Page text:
I am working on a project that has been built with both gcc and msvc so far. We recently started building with clang as well.

There are some parts in the code, where platform-specific things are done:

#ifndef _WIN32
// ignore this in msvc

Since gcc has previously been the only non-windows build, this was equivalent to saying "do this only for gcc". But now it means "do this only for gcc and clang".

However there are still situations, where I would like to handle something specifically for gcc, and not for clang. Is there a simple and robust way to detect gcc, i.e.

#ifdef ???
// do this *only* for gcc

3 Answers 3


These macros are defined by all GNU compilers that use the C preprocessor: C, C++, Objective-C and Fortran. Their values are the major version, minor version, and patch level of the compiler, as integer constants. For example, GCC 3.2.1 will define __GNUC__ to 3, __GNUC_MINOR__ to 2, and __GNUC_PATCHLEVEL__ to 1. These macros are also defined if you invoke the preprocessor directly.



The GNU C++ compiler defines this. Testing it is equivalent to testing (__GNUC__ && __cplusplus).


Apparently, clang uses them too. However it also defines:


So you can do:

#ifdef __GNUC__
    #ifndef __clang__

Or even better (note the order):

#if defined(__clang__)
#elif defined(__GNUC__) || defined(__GNUG__)
#elif defined(_MSC_VER)
  • 9
    These things are all collected in the much more robust Boost.Predef, and the (now outdated) original wiki that sprung that Boost library is located here. Note that the Intel compiler will define __GNUC__ or _MSC_VER on the relevant platforms as well.
    – rubenvb
    Jan 27, 2015 at 9:18
  • 3
    All compilers that support the GNU C set of language extensions define those macros, right down to __GNUC_PATCHLEVEL__. So to detect support for a specific GNU C feature on any compiler, you check those macros. On gcc itself, they also map to the actual version of the compiler you're using, but they're best used to tell you what version of the GNU C language is supported, more than the compiler type / version. Dec 18, 2016 at 5:33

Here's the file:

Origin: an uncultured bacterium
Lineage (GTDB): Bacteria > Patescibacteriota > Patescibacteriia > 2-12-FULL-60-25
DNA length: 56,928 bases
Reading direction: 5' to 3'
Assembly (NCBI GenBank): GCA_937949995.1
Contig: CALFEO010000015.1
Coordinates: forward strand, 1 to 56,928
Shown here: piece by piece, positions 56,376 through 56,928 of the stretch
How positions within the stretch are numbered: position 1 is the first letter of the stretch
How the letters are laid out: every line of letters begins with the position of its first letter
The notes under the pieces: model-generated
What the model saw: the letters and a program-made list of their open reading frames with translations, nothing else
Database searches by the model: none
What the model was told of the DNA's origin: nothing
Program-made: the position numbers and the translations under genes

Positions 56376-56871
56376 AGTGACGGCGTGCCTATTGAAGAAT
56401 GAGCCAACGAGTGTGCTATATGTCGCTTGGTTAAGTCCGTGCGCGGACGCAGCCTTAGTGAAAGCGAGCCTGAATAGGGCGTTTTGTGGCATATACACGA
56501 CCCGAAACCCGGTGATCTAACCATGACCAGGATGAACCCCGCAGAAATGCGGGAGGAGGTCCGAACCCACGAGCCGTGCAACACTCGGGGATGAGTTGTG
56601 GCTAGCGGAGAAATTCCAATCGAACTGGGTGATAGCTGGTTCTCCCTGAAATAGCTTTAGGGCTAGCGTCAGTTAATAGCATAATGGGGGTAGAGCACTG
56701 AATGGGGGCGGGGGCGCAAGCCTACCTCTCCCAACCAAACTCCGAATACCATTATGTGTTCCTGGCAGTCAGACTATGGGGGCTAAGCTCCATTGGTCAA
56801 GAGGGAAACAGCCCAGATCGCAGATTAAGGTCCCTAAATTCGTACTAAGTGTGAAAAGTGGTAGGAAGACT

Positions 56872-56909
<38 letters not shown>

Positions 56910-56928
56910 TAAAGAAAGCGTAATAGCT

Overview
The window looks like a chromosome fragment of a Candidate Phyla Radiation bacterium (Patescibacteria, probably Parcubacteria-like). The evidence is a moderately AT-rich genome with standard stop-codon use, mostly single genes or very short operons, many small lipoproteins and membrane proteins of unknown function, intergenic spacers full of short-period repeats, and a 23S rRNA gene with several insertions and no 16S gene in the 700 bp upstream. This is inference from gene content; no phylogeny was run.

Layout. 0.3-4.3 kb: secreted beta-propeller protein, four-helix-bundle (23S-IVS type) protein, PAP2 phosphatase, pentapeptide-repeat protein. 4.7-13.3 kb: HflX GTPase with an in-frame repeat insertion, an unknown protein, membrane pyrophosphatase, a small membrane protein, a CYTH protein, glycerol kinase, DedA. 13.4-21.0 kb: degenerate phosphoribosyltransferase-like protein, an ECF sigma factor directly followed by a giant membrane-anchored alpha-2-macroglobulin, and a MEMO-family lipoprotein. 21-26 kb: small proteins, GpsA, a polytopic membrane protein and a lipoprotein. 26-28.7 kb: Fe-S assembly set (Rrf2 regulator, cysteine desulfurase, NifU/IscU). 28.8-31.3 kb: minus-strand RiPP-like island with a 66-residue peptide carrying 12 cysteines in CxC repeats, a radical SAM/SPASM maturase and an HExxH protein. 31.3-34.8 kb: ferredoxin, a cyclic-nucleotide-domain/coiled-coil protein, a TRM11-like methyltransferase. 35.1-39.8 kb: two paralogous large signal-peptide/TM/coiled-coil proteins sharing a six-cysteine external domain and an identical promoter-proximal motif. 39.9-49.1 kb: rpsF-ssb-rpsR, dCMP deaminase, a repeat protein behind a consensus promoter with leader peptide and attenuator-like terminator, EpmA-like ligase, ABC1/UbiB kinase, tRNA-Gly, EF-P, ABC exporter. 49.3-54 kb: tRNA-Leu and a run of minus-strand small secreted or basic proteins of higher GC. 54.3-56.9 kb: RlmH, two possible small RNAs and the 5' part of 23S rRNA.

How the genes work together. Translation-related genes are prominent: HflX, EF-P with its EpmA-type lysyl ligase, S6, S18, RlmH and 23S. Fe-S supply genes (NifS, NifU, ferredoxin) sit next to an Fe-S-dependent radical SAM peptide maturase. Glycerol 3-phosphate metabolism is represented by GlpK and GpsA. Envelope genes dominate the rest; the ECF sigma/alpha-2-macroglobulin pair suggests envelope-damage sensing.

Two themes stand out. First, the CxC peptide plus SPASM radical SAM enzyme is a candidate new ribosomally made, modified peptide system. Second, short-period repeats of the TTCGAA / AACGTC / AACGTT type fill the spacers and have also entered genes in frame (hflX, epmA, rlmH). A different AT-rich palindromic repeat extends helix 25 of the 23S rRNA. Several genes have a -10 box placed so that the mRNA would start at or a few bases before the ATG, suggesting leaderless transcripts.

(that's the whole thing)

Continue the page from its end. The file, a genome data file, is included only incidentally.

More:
• This does not seem to work when using clang-cl. In this case __clang__ and _MSC_VER is defined.
    – Knitschi
    Apr 8, 2021 at 9:00
  • __clang__, __clang_major__, __clang_minor__ and __clang_patchlevel__ are all defined on gcc. What kind of sadistic maniac would design it that way?
    – Badasahog
    Jul 15, 2022 at 16:07
  • @Badasahog Pardon ? Clang emulates either GCC or MSVC, not the other way around! Aug 5, 2022 at 21:25

I use this define:

#define GCC_COMPILER (defined(__GNUC__) && !defined(__clang__))

And test with it:


With Boost, this becomes very simple:

#include <boost/predef.h>

// do this *only* for gcc

See also the Using the predefs section of the boost documentation.

(credit to rubenvb who mentioned this in a comment, to Alberto M for adding the include, and to Frederik Aalund for correcting #ifdef to #if)

  • The header to include to get the symbol is <boost/predef.h>.
    – Alberto M
    Mar 29, 2017 at 12:48
  • 2
    You're supposed to use #if BOOST_COMP_GNUC and not #ifdef since the macro is always defined (but may be zero). See boost.org/doc/libs/1_66_0/doc/html/predef/… Jan 18, 2018 at 12:50
  • Yes, thanks for pointing it out, I thought I tested this when I first posted the answer, but it looks like #ifdef probably never worked, at least not for boost versions 1.55 or later. Jan 31, 2018 at 9:59
  • 3
    Note that using Boost isn't always the correct solution. Boost can be handy, indeed, but thanks to its size and complexity, can add a large amount of overhead.#
    – SimonC
    Jun 13, 2019 at 6:43

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